“There's an element of voyeurism,” says composer Scott Frankel, who first suggested the idea for a musical version of Grey Gardens to his partners Michael Korie (lyrics) and Doug Wright (book). “At the time the film came out Jacqueline Kennedy Onassis was the most famous woman in the world, and so the idea that her relations were living like this was shocking, but also resonated because of the idea of seeing behind the curtain of Camelot to this other reality.”

It's true that what made Grey Gardens so groundbreaking was the way it blurred the lines between film-maker and subject. These days the rise of reality television means we're used to asking questions about the exploitation of the unstable or unwell, but on the film's release audiences were shocked by the reality of the Beales's life. Awkward questions remain about whether the Maysles are celebrating their eccentricities or exploiting them.

Certainly Little Edie constantly performs for the camera, showing off her drum majorette routines and singing songs – “I knew we could turn the film into a musical because of the love these women had for the Great American Songbook, the way they're always singing Gershwin and dancing,” says Korie. While Big Edith, an amateur singer in her youth who was notoriously cut out of her father's will for turning up at her son's wedding “dressed like an opera singer” (a phrase that neatly encapsulates a certain kind of upper-class disdain for those who refuse to conform), belts out arias from the couch. It should seem tragic and uncomfortable but somehow the two women's enthusiasm – and Little Edie's vitality in particular – makes it almost work. Should we really pity these women for living life on their own terms? Are they unwell or have they simply found a way to survive by ignoring the worst aspects of their reality?

It's worth noting that Little Edie wrote an impassioned defence of her participation in the film to The New York Times (who declined to print it on grounds of mental instability). “So we don't live conventionally, so what?” she wrote. “To my mother and I, Grey Gardens is a breakthrough into the very beautiful and precious thing called life. We're proud of it and couldn't be more pleased.”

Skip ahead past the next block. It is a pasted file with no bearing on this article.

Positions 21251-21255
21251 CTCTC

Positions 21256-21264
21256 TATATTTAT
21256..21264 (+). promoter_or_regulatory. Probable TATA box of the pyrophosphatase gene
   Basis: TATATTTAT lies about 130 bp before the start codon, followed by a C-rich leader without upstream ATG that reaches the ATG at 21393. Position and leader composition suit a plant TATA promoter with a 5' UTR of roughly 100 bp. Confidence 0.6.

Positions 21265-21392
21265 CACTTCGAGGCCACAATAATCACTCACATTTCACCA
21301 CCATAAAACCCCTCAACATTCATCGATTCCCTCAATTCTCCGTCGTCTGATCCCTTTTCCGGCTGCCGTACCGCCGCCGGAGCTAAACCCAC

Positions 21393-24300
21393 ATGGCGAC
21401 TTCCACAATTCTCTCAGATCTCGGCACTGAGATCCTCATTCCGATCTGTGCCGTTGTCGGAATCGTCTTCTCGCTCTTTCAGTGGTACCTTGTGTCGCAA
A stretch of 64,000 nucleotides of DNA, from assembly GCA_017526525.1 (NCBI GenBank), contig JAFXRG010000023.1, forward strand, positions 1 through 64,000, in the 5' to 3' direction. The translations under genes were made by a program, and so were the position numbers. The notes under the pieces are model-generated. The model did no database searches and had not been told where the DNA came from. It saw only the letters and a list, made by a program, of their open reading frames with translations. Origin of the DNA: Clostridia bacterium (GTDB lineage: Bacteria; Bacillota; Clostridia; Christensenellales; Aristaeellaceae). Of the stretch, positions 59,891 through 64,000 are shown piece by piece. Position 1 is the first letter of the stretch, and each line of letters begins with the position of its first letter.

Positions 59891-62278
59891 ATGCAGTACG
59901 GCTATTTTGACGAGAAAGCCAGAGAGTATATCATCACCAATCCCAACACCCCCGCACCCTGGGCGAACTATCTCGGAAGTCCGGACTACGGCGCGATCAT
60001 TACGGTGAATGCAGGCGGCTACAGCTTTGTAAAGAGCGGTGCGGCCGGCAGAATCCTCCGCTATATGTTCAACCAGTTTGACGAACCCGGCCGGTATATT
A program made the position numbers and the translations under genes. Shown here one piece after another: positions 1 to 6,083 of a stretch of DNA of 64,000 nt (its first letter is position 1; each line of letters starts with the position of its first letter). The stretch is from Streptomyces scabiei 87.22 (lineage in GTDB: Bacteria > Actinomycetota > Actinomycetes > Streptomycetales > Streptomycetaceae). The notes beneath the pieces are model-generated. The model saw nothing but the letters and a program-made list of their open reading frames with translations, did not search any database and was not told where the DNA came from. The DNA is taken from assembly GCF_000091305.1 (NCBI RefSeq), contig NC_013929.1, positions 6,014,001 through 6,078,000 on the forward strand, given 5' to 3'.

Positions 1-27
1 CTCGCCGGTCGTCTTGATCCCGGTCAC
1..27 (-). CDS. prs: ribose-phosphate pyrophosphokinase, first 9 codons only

Wright, Korie and Frankel are also adamant that the film was not a sideshow. “Before we wrote the musical we sat down with Albert Maysles [the director died last year, aged 88] and he said the one thing you must not do when you're writing this is blame either the mother or the daughter for their predicament, because in doing that you would be doing them a disservice,” says Wright. “While their relationship might be tortured, at its core it was a love story. He stressed that we should never forget that.”

It's clear that Little Edie sees this film as her big chance to show herself to the world. Her gaudy, glorious outfits (the skirts worn upside down, the capes, the turbans, the moulting furs) are as much costumes as clothing. It's that sense of performance that best explains why Grey Gardens has had such a long life so many years after the documentary was first released. People respond to Little Edie's refusal to let life grind her down, to her flamboyant insistence that there is always something worth celebrating, some new show to put on. It might be a very specific story, but it has a universal appeal.

'Grey Gardens', Southwark Playhouse, London, to 6 February (020 7407 0234)